“I don’t really believe there is a word, in any language — thank God — to describe the Chinese or Japanese poet’s choice of material. … The great Issa will joyfully advise us that there’s a fat-faced peony in the garden. (No more, no less. Whether we go to see his fat-faced peony for ourselves is another matter … he doesn’t police us.) The very mention of Issa’s name convinces me that the true poet has no choice of material. The material plainly chooses him, not he it. A fat-faced peony will not show itself to anyone but Issa — not to Buson, not to Shiki, not even to Basho.” (p. 121)

Seymour criticizes his early attempts at writing poetry modeled on Chinese and Japanese forms, in words that resonate with me and with, I think, many other Western poets who are trying to honor the original spirit of this form while making it our own and acknowledging the realities of modern life:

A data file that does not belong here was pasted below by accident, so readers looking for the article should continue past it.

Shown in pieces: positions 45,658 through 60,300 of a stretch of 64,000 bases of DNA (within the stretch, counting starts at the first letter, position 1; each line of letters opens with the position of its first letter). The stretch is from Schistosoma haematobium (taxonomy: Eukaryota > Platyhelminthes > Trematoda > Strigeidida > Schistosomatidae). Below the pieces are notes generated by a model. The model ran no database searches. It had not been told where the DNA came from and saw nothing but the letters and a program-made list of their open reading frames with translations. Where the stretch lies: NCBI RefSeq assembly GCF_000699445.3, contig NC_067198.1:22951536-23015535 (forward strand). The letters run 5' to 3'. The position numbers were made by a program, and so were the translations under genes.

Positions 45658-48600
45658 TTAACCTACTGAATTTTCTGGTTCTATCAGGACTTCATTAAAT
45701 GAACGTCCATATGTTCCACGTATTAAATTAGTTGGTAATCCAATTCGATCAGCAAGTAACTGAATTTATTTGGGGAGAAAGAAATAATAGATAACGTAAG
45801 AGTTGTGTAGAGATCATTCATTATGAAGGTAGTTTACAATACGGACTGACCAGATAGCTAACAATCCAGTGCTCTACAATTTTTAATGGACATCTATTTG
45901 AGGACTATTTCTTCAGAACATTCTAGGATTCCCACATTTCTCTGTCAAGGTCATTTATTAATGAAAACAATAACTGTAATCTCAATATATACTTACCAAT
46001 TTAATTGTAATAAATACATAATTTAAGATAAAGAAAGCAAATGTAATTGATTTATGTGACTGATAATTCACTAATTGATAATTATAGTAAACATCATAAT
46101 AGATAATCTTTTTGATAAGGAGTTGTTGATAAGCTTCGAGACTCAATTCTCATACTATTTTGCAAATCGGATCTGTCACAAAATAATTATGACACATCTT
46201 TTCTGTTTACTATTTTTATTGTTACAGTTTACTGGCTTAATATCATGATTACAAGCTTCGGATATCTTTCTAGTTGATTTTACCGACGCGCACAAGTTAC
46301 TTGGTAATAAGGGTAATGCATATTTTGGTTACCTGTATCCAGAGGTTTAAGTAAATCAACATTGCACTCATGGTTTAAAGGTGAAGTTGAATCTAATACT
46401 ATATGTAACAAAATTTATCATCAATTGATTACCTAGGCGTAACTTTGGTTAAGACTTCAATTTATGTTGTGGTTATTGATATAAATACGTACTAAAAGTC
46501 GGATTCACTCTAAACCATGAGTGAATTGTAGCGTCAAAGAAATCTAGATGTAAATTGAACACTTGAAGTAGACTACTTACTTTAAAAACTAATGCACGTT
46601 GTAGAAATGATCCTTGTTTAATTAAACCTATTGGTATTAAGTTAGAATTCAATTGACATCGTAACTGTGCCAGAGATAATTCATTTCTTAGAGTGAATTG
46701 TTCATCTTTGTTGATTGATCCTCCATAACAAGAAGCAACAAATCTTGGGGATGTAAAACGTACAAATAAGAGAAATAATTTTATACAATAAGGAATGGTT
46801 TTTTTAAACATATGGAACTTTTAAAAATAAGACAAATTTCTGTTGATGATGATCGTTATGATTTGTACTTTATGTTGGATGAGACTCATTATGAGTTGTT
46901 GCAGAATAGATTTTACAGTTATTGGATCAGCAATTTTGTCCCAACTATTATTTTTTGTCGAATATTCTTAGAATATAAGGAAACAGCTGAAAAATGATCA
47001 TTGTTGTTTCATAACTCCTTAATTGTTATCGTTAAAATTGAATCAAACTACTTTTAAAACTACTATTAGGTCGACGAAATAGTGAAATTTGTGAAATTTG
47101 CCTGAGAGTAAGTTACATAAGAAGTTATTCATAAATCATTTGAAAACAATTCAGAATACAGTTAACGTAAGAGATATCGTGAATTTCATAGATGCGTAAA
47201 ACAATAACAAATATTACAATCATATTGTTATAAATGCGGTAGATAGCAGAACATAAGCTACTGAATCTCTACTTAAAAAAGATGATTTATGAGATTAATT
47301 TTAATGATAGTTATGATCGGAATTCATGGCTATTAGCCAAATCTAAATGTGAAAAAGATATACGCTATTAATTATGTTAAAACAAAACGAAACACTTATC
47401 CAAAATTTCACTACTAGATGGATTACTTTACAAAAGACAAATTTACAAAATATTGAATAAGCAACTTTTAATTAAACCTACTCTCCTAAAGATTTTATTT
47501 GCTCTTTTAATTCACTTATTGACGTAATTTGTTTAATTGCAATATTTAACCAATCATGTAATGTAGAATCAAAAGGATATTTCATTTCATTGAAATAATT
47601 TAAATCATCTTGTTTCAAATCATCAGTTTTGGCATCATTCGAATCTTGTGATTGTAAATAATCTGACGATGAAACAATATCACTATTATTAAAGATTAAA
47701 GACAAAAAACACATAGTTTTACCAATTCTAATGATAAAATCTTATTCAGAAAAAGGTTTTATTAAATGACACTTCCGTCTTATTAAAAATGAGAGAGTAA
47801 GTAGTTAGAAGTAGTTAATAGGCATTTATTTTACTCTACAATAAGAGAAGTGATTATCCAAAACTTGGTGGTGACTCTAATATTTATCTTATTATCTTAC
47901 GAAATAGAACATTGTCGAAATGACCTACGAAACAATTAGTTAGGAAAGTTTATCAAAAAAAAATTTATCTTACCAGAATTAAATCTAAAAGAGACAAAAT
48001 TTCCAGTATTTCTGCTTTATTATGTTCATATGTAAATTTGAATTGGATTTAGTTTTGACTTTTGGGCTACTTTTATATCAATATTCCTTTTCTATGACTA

“[The poems] were too un-Western, too lotusy. He said he felt that they were faintly affronting. He hadn’t quite made up his mind where the affronting came in, but he felt at times that the poems read as though they’d been written by an ingrate, of sorts, someone who was turning his back … on his own environment and the people in it who were close to him. He said he ate his food out of our big refrigerators, drove our eight-cylinder American cars, unhesitatingly used our medicines when he was sick, and relied on the U.S. Army to protect his parents and sisters from Hitler’s Germany, and nothing, not one single thing in all his poems, reflected these realities.” (p. 124-25)

Eventually Seymour does succeed at melding his Eastern and Western poetic influences, and Salinger/Buddy describes the results in what must be one of the most detailed descriptions ever written of a wholly imaginary verse form (at least I’m assuming it’s wholly imaginary, maybe somewhere in Salinger’s filing cabinet there are notebooks filled with poems like this):